Friday night, 9:57 pm (or shortly thereafter). Reliant Stadium, Houston. CBS.
Since we’ve already spent the last few days looking at Memphis, I’m going to stick mainly to the numbers tonight.
Memphis comes in at 35-1 on the season, the only loss being to Tennessee by a score of 66-62 on February 13. The Tigers went a perfect 19-0 in Conference USA play (including the conference tournament). According to the Sagarin rankings, Conference USA ranks as just the 10th best college basketball conference. Only four members of the 12-team conference rate in the top 100 teams nationally according to Sagarin: Memphis (3), Houston (56), UAB (58), and Tulsa (79).
But Memphis did partially compensate for their weak conference slate by loading up their nonconference schedule with quality opponents. The beat Oklahoma, UConn, USC, Georgetown, Arizona, and Gonzaga–plus Mississippi State in NCAA Tournament play. Still, they played just 3 teams in the Sagarin top 25 (Tennessee, Georgetown, UConn), so they’ve had relatively few chances to test themselves against top-flight competition.
Even adjusting for the quality of their opponents, though, Memphis rates as an elite team. They rank 3rd in the country in adjusted defensive efficiency and 10th in the country in adjusted offensive efficiency.
On defense, the Tigers have no perceptible weakness:
- They’re very good at forcing tough shots, holding opponents to an effective FG% of 42.9 (5th in the nation). Both their opponents’ 2-point % (41.9) and 3-point % (30.3) are 7th lowest in the nation.
- They create a decent amount of turnovers, forcing their opponents to give the ball up on 22.3% of possessions (98th in the nation).
- They rebound well, holding their opponents to an offensive rebounding % of 28.9 (29th in the nation).
- They don’t foul excessively; their opponents’ free throw rate is 32.9% (95th in the nation).
Memphis plays an aggressive man-to-man defense. When their perimeter defenders do get beat, their big men are very good at blocking shots. Memphis’ block % of 15.4 ranks 8th in the nation. All three of their big men–Joey Dorsey, Robert Dozier, and Shawn Taggart–sport individual block percentages above 5.0%. (Block % is blocked shots divided by opponents’ 2-point attempts.)
On offense, their statistical profile is less balanced. They’re very good at maximizing the number of shots they get:
- They don’t turn the ball over; their offensive turnover % of 16.9 is 11th best in the nation.
- They rebound their misses; their offensive rebounding % of 38.5 is 18th in the nation.
When it comes to shooting the ball, they create and convert good looks around the basket–their 2-point FG% of 53.2 is 26th in the nation–but they struggle shooting from longer distances:
- Their 3-point shooting % is a pedestrian 35.3 (154th in the nation).
- Their free throw shooting % of 59.2 is second-to-worst in the nation (340th out of 341 teams).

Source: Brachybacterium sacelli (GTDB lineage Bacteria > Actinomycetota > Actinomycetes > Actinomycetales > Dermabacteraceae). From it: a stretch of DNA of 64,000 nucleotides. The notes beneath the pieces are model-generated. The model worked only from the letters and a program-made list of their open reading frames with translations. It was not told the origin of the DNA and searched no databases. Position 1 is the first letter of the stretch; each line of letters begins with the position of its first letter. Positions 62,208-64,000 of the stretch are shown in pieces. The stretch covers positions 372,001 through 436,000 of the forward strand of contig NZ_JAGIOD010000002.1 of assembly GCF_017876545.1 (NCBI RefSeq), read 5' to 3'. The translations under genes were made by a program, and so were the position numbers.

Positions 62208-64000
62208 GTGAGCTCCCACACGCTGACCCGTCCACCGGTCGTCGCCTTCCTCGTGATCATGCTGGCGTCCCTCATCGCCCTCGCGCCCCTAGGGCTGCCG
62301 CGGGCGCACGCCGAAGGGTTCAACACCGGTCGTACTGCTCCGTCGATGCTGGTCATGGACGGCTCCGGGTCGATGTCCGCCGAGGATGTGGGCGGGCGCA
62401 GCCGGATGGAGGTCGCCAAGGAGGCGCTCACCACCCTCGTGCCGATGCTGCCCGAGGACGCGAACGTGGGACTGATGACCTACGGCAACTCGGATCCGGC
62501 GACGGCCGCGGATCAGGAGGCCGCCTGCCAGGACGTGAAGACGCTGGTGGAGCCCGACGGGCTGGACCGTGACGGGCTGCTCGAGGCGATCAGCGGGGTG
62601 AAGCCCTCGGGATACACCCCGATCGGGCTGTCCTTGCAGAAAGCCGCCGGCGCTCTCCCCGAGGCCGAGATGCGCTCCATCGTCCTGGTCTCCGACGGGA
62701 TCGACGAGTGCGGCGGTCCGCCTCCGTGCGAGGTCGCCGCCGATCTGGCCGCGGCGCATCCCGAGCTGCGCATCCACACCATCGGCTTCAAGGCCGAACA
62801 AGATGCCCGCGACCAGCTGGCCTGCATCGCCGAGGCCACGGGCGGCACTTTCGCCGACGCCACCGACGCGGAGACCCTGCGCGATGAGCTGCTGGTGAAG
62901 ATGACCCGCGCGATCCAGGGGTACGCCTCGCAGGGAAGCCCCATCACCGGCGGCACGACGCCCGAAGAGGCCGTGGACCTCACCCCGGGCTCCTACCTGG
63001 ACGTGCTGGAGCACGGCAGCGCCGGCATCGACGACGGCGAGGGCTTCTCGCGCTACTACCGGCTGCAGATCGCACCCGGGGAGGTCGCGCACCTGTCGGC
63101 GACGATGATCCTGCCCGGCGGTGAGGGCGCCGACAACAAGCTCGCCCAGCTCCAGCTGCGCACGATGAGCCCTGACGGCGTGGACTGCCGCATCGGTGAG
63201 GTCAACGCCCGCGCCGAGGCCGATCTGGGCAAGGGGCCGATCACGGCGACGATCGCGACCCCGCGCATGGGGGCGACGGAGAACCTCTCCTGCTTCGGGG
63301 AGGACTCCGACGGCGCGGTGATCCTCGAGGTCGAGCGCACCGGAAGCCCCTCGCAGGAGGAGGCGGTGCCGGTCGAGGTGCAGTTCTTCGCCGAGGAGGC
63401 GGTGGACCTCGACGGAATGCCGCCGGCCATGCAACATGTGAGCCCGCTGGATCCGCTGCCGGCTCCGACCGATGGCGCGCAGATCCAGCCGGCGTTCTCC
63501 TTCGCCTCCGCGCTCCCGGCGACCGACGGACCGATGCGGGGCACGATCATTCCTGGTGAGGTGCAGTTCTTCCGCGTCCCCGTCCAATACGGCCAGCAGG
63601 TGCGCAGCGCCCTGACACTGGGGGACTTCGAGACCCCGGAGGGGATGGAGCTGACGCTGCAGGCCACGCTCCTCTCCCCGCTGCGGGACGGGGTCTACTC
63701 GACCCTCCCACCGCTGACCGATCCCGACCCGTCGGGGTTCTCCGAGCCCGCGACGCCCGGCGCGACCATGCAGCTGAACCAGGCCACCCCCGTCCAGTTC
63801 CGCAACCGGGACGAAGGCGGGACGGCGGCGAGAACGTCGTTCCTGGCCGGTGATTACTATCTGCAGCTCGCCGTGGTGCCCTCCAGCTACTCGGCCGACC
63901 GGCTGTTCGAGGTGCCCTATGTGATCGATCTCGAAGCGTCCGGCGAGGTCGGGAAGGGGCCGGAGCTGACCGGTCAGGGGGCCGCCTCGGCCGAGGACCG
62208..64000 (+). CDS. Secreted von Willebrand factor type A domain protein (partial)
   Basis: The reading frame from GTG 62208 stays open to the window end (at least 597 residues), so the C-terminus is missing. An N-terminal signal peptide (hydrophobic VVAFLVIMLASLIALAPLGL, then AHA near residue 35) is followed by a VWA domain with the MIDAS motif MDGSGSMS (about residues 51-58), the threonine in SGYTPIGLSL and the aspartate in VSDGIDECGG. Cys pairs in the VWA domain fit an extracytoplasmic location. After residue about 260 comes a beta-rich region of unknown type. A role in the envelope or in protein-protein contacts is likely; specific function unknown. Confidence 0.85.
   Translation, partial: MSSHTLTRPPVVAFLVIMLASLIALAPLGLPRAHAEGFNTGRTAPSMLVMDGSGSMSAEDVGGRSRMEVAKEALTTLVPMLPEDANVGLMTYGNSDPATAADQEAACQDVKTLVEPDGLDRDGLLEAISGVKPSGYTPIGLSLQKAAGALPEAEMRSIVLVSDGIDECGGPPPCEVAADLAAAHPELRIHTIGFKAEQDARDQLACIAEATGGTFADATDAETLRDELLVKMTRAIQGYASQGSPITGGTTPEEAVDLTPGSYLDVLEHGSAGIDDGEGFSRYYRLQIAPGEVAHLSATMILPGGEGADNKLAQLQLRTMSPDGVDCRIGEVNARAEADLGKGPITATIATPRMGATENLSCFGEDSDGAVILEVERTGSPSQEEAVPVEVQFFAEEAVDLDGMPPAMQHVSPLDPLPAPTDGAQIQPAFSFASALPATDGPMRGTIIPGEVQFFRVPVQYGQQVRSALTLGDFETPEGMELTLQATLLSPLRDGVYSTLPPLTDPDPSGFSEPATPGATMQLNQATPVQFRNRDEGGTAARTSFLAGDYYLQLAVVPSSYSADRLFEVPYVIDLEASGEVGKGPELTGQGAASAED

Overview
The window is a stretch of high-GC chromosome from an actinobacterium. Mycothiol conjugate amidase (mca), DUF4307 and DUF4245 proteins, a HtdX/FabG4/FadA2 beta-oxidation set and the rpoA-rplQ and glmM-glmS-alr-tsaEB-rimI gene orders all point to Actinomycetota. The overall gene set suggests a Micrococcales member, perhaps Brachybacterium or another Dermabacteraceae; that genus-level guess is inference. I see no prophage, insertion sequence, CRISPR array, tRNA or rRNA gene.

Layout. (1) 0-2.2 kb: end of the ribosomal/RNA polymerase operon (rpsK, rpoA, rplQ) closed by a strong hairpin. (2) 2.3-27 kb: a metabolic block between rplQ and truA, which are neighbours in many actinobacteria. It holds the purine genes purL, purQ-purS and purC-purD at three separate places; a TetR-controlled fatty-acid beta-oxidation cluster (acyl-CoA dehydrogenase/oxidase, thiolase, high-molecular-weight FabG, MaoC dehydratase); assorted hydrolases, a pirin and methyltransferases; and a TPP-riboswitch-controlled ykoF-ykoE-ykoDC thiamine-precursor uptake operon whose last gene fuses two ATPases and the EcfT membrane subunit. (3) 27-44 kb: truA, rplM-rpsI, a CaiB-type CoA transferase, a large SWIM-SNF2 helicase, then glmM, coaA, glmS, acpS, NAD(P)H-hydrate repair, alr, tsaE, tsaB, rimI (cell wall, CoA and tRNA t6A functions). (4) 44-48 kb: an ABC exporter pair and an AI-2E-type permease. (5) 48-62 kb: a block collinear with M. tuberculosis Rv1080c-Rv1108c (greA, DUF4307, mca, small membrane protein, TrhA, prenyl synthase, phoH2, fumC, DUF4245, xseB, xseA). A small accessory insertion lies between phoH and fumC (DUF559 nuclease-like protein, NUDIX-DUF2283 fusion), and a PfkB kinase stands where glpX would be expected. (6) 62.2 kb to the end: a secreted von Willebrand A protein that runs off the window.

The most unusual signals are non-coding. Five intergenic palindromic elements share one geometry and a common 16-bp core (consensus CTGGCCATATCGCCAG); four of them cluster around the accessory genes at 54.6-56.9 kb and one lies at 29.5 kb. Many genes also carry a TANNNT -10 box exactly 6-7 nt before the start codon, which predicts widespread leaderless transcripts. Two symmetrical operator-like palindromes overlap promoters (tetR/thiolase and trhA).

Junior guard Chris Douglas-Roberts is Memphis’ leading scorer (17.3 points/game) and their best perimeter shooter (42.7% three-point %). No other Memphis player shoots better than 37% from 3-point range.
Freshman guard Derrick Rose is Memphis’s second leading scorer (14.1 points/game). He’s a less efficient scorer (35.1% three-point %), but we also know from our film session that he’s the guy who makes the dribble-drive motion offense go.
Beyond Douglas-Roberts and Rose, Memphis is pretty balanced offensively. Five players average between 5 and 10 points per game. Most noteworthy among those players is 6’9″, 260-pound senior big man Joey Dorsey, who averages 9.7 rebounds per game. He ranks in the top 20 nationally in both offensive and defensive rebounding percentage. Also, Dorsey shoots 64.7% from the field; if he gets the ball near the basket, it’s all over.
One other player to keep you eye on:
Freshman Junior Antonio Anderson. In his last four games, Anderson has made 8 of 17 three-point attempts and put up 19 assists vs. just one turnover.
Memphis is both deep (10 players average at least 9 minutes per game) and big (8 of those players are 6’4″ or taller). Izzo compared them to the Magic Johnson-era Lakers earlier this weak. Expect to see Izzo use his bench liberally to try to offset the Tigers depth, keep the Spartans fresh in what will be a faster-paced game, and avoid foul trouble for the big men early in the game.
Of course, fouling the Tigers excessively is slightly less costly than it is against other teams. No Memphis player shoots better than 69% from the free-throw line. The conventional wisdom is that this will hurt them in a close game. Ken Pomeroy takes issue with the conventional wisdom and at least one Memphis fan thinks free throw shooting has been overemphasized as a weakness for the Tigers (partly because they haven’t played very many close games), but the Tigers’ struggles at the line could certainly be an equalizing factor that helps MSU stay within striking distance Friday night.
Steve Grinczel reports that Izzo has no plans to employ a “hack-a-Tiger” approach against Memphis. (You’ll note that your humble blogger was able to lead Mr. Grinczel to the precise rank of Memphis’ free throw shooting difficulties; scroll down to the kenpom link. It’s good to feel like you serve a purpose in society.)
I’d say that makes a lot of statistical sense. Fouling Dorsey may make some sense when he gets the ball near the hoop, since he shoots just 39.3% from the line. But you certainly don’t want to be fouling the Memphis players indiscriminately. 59.2% is a very poor free throw shooting %, but still higher than Memphis’ effective field goal % of 53.1%.
Kenpom predicts a 70-65 Memphis win in a 67-possession game.
I’ll leave you to mull over the numbers for now. Tomorrow night, we’ll put on a cup of coffee and talk about what we think the keys to pulling off the upset will be.